EN 490: Senior Thesis

TR 2:00-3:20, CAS 108

 


Home -- Policy Statement -- Syllabus -- Research Links

 


Office: 301 KJS Library
Office Hours: MWF 9:00-10:50 and by appointment
Phone: 635-2378
E-mail: adoughty@lssu.edu
Web Address: http://www.lssu.edu/faculty/adoughty

Required Texts: (listed in the order that we will read them)
Jim Powell. Postmodernism for Beginners
Beckett, Samuel. Endgame.
Neruda, Pablo. The Heights of Machu Picchu. (0374506485)
Carter, Angela. The Bloody Chamber.
Vizenor, Gerald. The Heirs of Columbus.
Knopp, Lisa. Field of Vision.

Course Description:
Catalog Description: Senior thesis is a sustained exploration of a literary, composition, or language topic. Students will undertake an independent research project and develop it into a major paper. Prerequisites: English major and senior standing.

Translation: The purpose of this course is to offer you the opportunity to do an in-depth, semester-long research project about a topic that interests you. Your goal is to expand your research and analysis skills by producing a final thesis that contains both a review of literature and a unique examination of your chosen topic.

Course Requirements:
Attendance and Class Participation: This is a senior-level English class, so I shouldn't have to dwell on attendance and participation. I expect both from everyone, and if you need to miss class, you know what to do about it—get notes from a classmate.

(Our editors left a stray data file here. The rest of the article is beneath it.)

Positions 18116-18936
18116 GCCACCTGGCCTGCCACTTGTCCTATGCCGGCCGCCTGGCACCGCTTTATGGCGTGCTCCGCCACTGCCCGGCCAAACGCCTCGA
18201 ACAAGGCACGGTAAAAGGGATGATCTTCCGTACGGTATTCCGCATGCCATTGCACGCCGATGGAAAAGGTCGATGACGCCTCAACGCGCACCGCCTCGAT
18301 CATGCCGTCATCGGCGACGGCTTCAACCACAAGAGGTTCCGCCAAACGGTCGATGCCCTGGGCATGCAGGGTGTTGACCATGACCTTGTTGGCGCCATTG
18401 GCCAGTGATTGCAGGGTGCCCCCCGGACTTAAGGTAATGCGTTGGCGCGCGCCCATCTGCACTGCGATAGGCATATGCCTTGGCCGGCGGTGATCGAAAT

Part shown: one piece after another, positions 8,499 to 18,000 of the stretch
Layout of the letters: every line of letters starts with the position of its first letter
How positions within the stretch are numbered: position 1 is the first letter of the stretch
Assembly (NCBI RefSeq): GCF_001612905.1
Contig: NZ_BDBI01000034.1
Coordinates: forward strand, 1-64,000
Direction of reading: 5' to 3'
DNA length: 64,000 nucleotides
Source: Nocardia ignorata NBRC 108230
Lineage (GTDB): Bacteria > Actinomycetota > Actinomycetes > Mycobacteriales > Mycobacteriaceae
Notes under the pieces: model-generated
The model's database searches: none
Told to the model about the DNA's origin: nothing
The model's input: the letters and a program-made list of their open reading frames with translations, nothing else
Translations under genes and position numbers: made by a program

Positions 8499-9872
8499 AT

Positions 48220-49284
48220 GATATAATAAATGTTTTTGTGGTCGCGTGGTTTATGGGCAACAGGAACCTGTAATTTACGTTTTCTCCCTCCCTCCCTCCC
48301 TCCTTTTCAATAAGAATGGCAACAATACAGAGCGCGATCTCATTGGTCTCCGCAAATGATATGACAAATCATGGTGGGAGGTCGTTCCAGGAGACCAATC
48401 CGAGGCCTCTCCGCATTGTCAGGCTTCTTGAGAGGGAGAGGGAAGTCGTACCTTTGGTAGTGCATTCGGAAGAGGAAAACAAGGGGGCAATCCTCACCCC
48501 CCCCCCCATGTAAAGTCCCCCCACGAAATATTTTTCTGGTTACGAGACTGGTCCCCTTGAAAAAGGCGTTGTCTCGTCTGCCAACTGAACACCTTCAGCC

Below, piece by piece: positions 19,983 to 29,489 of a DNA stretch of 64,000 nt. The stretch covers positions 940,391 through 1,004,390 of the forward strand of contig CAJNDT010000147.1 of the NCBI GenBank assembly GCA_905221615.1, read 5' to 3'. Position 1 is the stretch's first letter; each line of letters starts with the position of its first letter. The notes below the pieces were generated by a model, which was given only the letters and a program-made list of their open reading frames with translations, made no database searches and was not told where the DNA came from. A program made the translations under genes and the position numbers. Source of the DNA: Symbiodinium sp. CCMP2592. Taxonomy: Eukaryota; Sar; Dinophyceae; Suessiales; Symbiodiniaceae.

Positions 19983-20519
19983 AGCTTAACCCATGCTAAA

The Thesis: Your grade for this course will be based entirely on your thesis and the components for the thesis that I collect throughout the semester. Here are the basic elements for this project:

·         Your Topic: The focus of the literature for this course is Postmodern texts. That being said, your thesis does not need to be about this topic. Ideally you will work with Postmodernism in your thesis in some manner, but you are not required to. There are numerous ways in which you could work with the Postmodern, from choosing a work or author who is considered Postmodern to writing about a text from a postmodern perspective. You are not required to work with literature in its traditional sense (i.e. fiction, poetry, or drama) or at all. Your topic can be focused on literature, composition, and/or language. The topic possibilities are practically endless, so keep your mind open. If you're not sure if what you want to do is acceptable, come see me, and we'll talk it over.

·         The Prospectus: Due 2 October in class. This brief paper is an overview of your topic and sources that are available for your research. Though you will not have read (or probably received) all of your sources at this point, you will have done a good amount of your preliminary research and have some ideas about the questions you want to address in your research. See separate handout for more information about the prospectus.

·         Bibliography of Primary and Critical Research: Due 21 October in class. This bibliography will list all of the materials you have collected (or anticipate collecting) for your thesis. In addition to the bibliography, I want you to write an examination of the materials you've read to that point. Talk about what different authors have to say about your topic and your reactions to their points of view. I do not expect you to have read everything on your list at this point, but you should have made significant inroads into the reading.